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Old 12-13-2015, 06:40 PM   #1
haertig
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Question: Network interface not coming up appropriately


I am having trouble getting a second wireless interface (external USB dongle) working the way I want it to. This dongle creates an access point off of my travel laptop.

My goal is to be able to hotplug the dongle and have the access point come up automatically.

If I have "auto wlan1" in /etc/network/interfaces, things work perfectly IF the dongle is plugged into the computer BEFORE boot. This is the only scenario I have been able to get working.

If I hotplug the dongle AFTER boot, with "auto lan1", then the interface comes up, but when clients connect, they are not given an IP address.

Ditto for if I use "allow-hotplug wlan1" in /etc/network interfaces instead of "auto wlan1".

If I manually do "ifdown wlan1" then "ifup wlan1" (using either auto or allow-hotplug) then the dongle goes down and comes up as expected, but I still do not get any ip addresses assigned to clients.

But everything works perfectly if I have the configuration files specified exactly as below ("auto wlan1"), AND the dongle is plugged into the computer BEFORE I boot the computer.

The reason I don't want to leave it like this, is because if I have "auto wlan1" and I DO NOT have the dongle plugged in BEFORE boot (which is how I will boot 90% of the time - this is my travel laptop), then the boot process takes about two minutes longer than normal and I see the following two error messages during boot: "Waiting for network configuration...", then "Waiting up to 60 more seconds for network configuration..." After those messages finally time out and the boot completes, then I find that network-manager failed to start, and I have to manually run "sudo service network-manager start".

Any ideas where my configuration mistake is, so that I can hotplug the dongle and have the interface come up AND DISPENSE IP ADDRESSES TO CLIENTS?

Thanks in advance!


OS: LinuxMint17 x64 kernel 3.13.0-24-generic

dongle: TP-Link TL-WN722N (USB)

/etc/network/interfaces:
Code:
auto lo
iface lo inet loopback
auto wlan1
#allow-hotplug wlan1
iface wlan1 inet static
hostapd /etc/hostapd/hostapd.conf
address 10.192.4.1
netmask 255.255.255.0
/etc/hostapd/hostapd.conf:
Code:
interface=wlan1
driver=nl80211
ssid=********
channel=1
hw_mode=g
ieee80211n=1
wpa=3
wpa_key_mgmt=WPA-PSK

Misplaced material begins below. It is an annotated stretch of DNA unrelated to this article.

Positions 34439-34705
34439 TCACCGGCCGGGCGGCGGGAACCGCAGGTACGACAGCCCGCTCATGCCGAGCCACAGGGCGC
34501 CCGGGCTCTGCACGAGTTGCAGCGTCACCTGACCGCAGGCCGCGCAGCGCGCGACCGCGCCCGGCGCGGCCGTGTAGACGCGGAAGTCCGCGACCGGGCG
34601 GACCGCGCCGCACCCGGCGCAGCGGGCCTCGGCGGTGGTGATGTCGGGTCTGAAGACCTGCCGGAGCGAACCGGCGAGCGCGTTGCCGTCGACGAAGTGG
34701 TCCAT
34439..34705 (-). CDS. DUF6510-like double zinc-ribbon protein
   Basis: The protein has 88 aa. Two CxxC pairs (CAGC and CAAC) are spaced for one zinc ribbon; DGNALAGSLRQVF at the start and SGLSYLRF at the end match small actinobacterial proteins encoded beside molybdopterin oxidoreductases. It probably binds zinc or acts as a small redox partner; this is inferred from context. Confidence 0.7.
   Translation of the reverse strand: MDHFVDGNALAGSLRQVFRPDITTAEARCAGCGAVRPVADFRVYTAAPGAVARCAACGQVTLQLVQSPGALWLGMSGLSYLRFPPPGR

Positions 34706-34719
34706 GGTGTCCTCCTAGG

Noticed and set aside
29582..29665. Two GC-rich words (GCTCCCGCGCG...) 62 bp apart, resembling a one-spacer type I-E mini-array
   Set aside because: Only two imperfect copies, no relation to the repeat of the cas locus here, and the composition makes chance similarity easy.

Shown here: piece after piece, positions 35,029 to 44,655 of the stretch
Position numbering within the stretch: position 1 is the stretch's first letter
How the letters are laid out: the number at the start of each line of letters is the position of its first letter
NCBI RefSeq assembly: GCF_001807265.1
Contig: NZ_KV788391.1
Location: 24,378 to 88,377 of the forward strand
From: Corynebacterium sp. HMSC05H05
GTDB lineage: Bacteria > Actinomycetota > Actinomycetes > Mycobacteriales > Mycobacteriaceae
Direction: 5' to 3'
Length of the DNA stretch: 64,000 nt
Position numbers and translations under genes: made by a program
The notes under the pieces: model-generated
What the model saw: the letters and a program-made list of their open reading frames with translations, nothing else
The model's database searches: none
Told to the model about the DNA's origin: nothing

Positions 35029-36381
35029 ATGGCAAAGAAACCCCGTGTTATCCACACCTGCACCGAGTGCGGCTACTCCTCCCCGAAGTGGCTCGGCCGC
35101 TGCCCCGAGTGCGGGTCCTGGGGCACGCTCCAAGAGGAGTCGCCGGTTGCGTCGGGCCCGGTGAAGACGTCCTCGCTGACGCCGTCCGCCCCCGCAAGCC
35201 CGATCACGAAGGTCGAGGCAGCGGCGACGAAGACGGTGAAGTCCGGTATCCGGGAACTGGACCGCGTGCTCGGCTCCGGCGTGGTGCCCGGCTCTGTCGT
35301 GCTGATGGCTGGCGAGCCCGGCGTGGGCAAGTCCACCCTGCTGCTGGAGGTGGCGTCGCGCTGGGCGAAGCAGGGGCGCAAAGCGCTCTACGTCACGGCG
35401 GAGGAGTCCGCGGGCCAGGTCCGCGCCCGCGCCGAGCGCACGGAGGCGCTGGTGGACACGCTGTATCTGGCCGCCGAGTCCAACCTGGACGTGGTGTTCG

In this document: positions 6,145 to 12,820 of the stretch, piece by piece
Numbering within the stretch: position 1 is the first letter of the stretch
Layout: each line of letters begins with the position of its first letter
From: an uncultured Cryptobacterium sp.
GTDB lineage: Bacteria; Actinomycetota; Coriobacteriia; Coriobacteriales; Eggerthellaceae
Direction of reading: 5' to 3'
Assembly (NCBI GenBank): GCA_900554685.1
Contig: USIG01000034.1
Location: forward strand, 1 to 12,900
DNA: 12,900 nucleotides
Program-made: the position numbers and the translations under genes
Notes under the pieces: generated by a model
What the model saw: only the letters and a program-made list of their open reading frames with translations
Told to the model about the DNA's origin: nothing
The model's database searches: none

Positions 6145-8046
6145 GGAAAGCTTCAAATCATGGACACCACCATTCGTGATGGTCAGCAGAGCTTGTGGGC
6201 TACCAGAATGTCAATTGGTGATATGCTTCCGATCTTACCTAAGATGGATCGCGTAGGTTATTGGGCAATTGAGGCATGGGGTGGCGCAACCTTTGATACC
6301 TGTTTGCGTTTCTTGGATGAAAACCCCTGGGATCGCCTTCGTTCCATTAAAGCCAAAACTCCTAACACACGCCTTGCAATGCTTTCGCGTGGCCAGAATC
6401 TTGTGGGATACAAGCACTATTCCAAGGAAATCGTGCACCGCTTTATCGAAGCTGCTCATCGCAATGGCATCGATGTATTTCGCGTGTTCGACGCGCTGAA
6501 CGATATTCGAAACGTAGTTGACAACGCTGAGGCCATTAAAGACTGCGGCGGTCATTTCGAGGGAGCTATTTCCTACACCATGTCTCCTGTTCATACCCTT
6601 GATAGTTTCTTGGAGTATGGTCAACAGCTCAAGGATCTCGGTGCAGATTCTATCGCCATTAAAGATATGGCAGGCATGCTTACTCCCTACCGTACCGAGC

wpa_pairwise=TKIP CCMP
wpa_passphrase=********
mcaddr_acl=0
auth_algs=1
country_code=US
ieee80211d=1
/etc/dnsmasq.conf (only showing changes I made):
Code:
interface=lo,wlan1
no-dhcp-interface=lo
dhcp-range=10.192.4.3,10.192.4.50,255.255.255.0,12h
/etc/sysctrl.conf:
Code:
net.ipv4.ip_forward=1
iptables initialization:
Code:
iptables -t nat -A POSTROUTING -s 10.192.4.0/24 ! -d 10.192.4.0/24 -j MASQUERADE
 
Old 12-13-2015, 07:11 PM   #2
ferrari
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Have you considered using Network Manager to configure the device? It can create the hotspot configuration as required, and should be able to start it when the particular device is plugged in. (No need to have it defined in /etc/network/interfaces if using NM configuration.)

http://ubuntuhandbook.org/index.php/...otspot-ubuntu/
https://www.quora.com/How-do-I-creat...n-Ubuntu-14-04
 
Old 12-14-2015, 01:19 AM   #3
haertig
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I was not aware of using Network Manager as discussed in those links. Thanks for pointing them out to me. I will research. If that works, it is sure a lot simpler that what I have done.

My use is this: Travel laptop uses it's internal WiFi to connect to hotel/motel wireless. Travel laptop establishes a VPN to my home LAN. Travel laptop brings up secondary access point using USB dongle. Other devices (additional tablets, cellphones, Roku video streamer, maybe even another laptop) connect to this secondary access point and then can access my home LAN via routing to the established VPN. The Roku will be able to stream media from my home media server over the VPN.

Many people use a "travel router" for this function. But many hotels/motels these days only have wireless internet access, no ethernet cable access. I haven't found a router that can perform both as a WiFi client AND as an access point at the same time. Plus, I always have my travel laptop with me, so why not have it perform the function? That WiFi dongle cost me a whopping $12.95 with free shipping and a free cradle (a fabulous sale at NewEgg a few months ago that I just happened to stumble into). The dongle works great - much better than the laptops built-in wireless. Plus, it can also function as an access point.

Last edited by haertig; 12-14-2015 at 01:22 AM.
 
Old 04-02-2016, 01:07 PM   #4
haertig
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I just now realized that I never came back and replied about whether user=ferrari's suggestion worked for me. It's been months, sorry for my delayed response. I just forgot.

Ferrari's suggestion worked!

I used this link that ferrari provided: http://ubuntuhandbook.org/index.php/...otspot-ubuntu/

...and followed method 3, "Using Unity’s Default Network Manager with a little hack"

Worked like a charm. Only took a few seconds to implement (after I removed all my other configuration where I had implemented a hotspot manually). No issues - worked perfectly the first time I tried it. I can hotplug my external USB WiFi adapter and the hotspot comes up/goes down as expected, with full functionality.

Thanks ferrari!
 
Old 04-02-2016, 03:58 PM   #5
ferrari
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All good. Glad to have been of help you with pointing you in the right direction with using NM to achieve your hotpot goal!
 
  


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